Amazon announced in December it will add ten new cargo planes to its fleet over the next two years. Since 2016, the e-commerce juggernaut has rapidly built a 40-aircraft fleet and this additional growth will bring its fleet to a total of 50 planes. Will Amazon compete as a third-party air cargo provider or are those predictions invalid?
Morgan Stanley Analyst weighs in on Amazon’s move
Morgan Stanley analyst Ravi Shanker reported a shocking statistic that both delivery giants could lose 10% of their revenue to Amazon Air by 2025. Both UPS and FedEx stocks plummeted 6% as a result of Shanker’s projections.
Currently, Amazon uses both FedEx, UPS, and USPS for the majority of its deliveries. Although Amazon isn’t ditching these carriers in the short-term, in the long-term they are at risk of losing Amazon as a major customer if the air fleet continues to expand. Amazon is focused on efficiency and customer satisfaction, which are both strained when logistics operations are outside Amazon’s control.
These aren’t the only reasons to bring delivery service in-house. Shanker predicts Amazon could save 3% to 6% of its global shipping costs by managing air deliveries.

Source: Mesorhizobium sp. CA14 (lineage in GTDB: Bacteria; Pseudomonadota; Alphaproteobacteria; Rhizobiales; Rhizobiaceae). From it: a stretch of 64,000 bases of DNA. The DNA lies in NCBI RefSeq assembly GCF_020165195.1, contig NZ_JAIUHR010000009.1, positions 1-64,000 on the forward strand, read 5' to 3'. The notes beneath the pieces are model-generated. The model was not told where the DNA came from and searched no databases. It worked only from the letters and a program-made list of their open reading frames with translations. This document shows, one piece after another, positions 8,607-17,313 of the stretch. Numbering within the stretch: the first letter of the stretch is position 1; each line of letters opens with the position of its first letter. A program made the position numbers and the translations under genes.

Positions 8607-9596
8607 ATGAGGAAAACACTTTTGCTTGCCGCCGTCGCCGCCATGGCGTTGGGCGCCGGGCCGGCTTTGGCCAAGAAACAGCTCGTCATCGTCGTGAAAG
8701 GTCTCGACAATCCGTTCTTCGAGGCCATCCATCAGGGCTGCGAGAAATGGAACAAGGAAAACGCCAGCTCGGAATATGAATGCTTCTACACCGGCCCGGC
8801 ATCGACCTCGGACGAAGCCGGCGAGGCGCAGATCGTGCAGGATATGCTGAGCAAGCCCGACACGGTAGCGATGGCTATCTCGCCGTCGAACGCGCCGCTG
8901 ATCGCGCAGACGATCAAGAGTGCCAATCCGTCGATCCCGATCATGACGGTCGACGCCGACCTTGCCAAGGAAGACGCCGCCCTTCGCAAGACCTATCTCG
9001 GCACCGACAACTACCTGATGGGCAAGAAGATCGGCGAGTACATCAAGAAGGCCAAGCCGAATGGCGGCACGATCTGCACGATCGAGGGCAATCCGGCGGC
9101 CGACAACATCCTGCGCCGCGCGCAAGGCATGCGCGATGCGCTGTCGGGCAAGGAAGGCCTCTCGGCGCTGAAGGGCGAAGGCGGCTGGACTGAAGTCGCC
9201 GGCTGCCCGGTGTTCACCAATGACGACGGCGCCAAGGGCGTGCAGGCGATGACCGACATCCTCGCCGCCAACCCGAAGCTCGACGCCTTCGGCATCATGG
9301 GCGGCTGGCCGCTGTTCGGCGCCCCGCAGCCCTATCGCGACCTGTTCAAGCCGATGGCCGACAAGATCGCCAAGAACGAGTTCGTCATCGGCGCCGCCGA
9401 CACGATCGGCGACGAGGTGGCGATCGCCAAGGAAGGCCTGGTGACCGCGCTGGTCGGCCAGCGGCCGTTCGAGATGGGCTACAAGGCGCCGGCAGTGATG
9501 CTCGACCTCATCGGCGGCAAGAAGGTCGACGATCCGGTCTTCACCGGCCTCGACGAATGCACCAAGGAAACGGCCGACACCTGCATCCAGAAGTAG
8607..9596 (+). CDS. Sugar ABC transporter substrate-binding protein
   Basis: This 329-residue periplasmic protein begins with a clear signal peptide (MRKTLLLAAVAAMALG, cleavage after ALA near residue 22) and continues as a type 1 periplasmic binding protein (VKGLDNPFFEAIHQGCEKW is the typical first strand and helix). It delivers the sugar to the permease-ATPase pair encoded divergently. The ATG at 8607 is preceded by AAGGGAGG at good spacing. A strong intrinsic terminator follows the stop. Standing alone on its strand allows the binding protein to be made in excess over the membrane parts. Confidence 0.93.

Read more: Amazon gears up for new delivery service
New Amazon Air hubs to open
Amazon selected Fort Worth Alliance Airport as its regional hub and plans to open operations in 2019, followed by the opening of a hub at the Cincinnati/Northern Kentucky International Airport in 2021 which it initially announced in 2017.
Amazon’s location is making waves because FedEx is currently the sole commercial operator at Fort Worth Alliance Airport. Amazon representatives stated the facility will be constructed with the future in mind to include sortation capability and infrastructure to handle multiple flights daily and meet Amazon Air’s larger scale regional requirements.
UPS and FedEx respond to Amazon concerns
It should concern UPS and FedEx that Amazon purchased stakes in both Air Transport Services Group (ATSG) and Atlas Air Worldwide Holdings (AAWW), two freight delivery airlines. However, UPS and FedEx don’t appear to be sweating Amazon’s advancements in the logistics and delivery service space.
FedEx has clearly brushed off the idea of Amazon as a threat, with CEO Frederick Smith telling investors, “We don’t see them as a peer competitor at this point in time.” He went on to explain Amazon’s system is scheduled differently than FedEx’s system, so the two systems are not in direct competition and Wall Street’s concerns about Amazon represented a significant misunderstanding.
What Amazon Air means for shippers
Despite FedEx claims, Amazon’s move to dominate delivery and logistics could have serious financial implications for carriers currently benefiting from Amazon’s business. Amazon developments shouldn’t be ignored or downplayed as this hasn’t been the first mention of delivery services provided by Amazon. It’s possible having another player in the mix could force UPS and FedEx to lower shipping rates to remain competitive. Time will tell what Amazon’s true motives are for building different forms of transportation and delivery options.
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